Book Review: Desert Baths by Darcy Pattison

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Book Review


Desert Baths

A nature picture book
written by Darcy Pattison
illustrated by Kathleen Rietz


Animals and birds in the desert don’t take baths like people. Darcy Pattison takes children along with her on a trip through the desert to find out how desert animals clean themselves. They learn all kinds of fun facts along the way.

Twelve desert creatures are highlighted. Birds, bats and bobcats take unique baths. One creature even uses bugs to bathe! Teachers and parents can use this interesting book to teach children about weather, different climates and geography.

Each of the desert dwellers are brought to life with Kathleen Rietz’s magnificent, realistic illustrations. Detailed animals and complex backgrounds grace each page.

There are six pages of learning activities that will encourage further discussion about the desert and the creatures that live there. There is an additional teacher’s guide available that expands learning by additional fun activities. It includes a word search puzzle, a matching game and instructions to make your own bird bath, a coloring page and other fun activities.

Darcy has written books for children and adults, she has been published in eight languages. Her website is a wealth of knowledge just waiting for writers and want-to-be writers to check it out.

Kathleen is an Illinois native, who teaches art classes when not illustrating books. See more of her work on her website:

If you are a member of Goodreads, sign up to win a copy of at:



Set a Goal, Even if it is just for you!!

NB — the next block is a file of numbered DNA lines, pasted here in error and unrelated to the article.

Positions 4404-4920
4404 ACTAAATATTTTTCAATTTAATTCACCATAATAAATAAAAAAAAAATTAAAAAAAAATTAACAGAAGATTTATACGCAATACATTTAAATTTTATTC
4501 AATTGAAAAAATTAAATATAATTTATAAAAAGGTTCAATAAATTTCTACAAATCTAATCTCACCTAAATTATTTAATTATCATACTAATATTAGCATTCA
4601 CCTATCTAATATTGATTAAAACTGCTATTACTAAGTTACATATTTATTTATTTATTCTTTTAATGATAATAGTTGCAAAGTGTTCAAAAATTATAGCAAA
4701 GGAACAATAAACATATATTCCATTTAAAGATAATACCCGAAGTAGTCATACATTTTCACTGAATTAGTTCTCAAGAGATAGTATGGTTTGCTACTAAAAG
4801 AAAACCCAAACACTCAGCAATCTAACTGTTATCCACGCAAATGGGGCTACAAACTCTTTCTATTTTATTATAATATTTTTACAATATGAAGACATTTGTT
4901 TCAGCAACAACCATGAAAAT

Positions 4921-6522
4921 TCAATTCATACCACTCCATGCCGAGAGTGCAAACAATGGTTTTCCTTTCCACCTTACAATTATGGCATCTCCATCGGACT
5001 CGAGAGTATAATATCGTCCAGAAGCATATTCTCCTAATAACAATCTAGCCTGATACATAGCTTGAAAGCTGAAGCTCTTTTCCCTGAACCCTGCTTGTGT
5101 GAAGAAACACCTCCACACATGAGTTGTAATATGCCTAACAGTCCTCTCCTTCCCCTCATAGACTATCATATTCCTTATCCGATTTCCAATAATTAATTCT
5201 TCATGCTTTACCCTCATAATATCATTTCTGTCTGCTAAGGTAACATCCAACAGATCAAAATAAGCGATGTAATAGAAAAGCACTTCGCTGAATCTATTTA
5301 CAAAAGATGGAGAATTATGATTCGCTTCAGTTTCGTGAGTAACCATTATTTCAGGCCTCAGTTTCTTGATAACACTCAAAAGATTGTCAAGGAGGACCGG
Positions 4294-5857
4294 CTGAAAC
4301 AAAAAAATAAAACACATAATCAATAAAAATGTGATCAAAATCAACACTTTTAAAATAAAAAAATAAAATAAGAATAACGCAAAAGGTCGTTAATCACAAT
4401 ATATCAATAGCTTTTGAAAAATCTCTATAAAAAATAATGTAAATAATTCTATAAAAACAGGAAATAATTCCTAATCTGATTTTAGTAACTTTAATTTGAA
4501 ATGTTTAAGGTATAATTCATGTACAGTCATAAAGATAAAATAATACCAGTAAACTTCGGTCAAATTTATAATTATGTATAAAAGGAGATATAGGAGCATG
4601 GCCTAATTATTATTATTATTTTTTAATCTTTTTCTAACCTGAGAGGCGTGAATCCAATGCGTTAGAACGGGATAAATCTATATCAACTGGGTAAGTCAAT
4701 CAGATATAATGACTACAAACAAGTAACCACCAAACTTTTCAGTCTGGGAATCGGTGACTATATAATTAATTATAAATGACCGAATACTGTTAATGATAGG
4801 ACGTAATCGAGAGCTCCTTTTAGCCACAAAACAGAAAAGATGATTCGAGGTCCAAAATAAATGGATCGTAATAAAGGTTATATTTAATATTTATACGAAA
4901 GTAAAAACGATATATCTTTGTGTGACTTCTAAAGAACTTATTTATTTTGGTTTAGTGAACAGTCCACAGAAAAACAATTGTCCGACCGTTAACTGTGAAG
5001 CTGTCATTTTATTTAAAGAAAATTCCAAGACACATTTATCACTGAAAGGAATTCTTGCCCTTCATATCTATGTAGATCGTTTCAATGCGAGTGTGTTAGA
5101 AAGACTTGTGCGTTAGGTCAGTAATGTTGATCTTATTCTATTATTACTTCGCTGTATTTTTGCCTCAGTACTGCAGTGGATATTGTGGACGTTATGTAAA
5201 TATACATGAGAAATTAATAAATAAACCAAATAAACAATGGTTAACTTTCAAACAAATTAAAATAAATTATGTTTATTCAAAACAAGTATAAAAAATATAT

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Maybe it is because I was a first born child. Maybe it is because I have a type A personality even though in my heart I would really love to be such a laid back type B I’d fall into the Cs if there was such an animal. Anyway, I function better with goals.

They can be little ordinary goals, such as the list of things I need to get done on the weekend. Extraordinary things such as clean the wood floors, iron, clean out the fridge…you know all the stuff we hate to do but have to.

They can be much larger goals. One of my goals this year has been to get a children’s book and/or magazine article for children published. This goal may or may not be met, but logically thinking I made a sort of “publishing plan”.

First – I had to write something for children. Duh, couldn’t publish a kid’s book if all I was writing was for adults. So I’ve been writing, rewriting and writing again. And I also read any children’s books, current and classics. I suggest you read the type of books you want to publish also. It really helps.

Second – I am active in my children’s critique group on Yahoo. The gals are the best ever. They are honest and encouraging. I would suggest anyone writing in any specific genre look for a critique group to join. Mine is online, because it is difficult for me to be someplace on a specific day and time each week. Whatever works for you, go for it!

Third – I had to actually submit my stories to editors, agents and magazines. Anyone that is trying to publish anything needs to be thick skinned. One of my children’s picture book manuscripts as been rejected 4 times this year. Each time I get the bad news, I rewrite again. Might be a little, might be a lot. But it will make me a better writer someday. I hope 🙂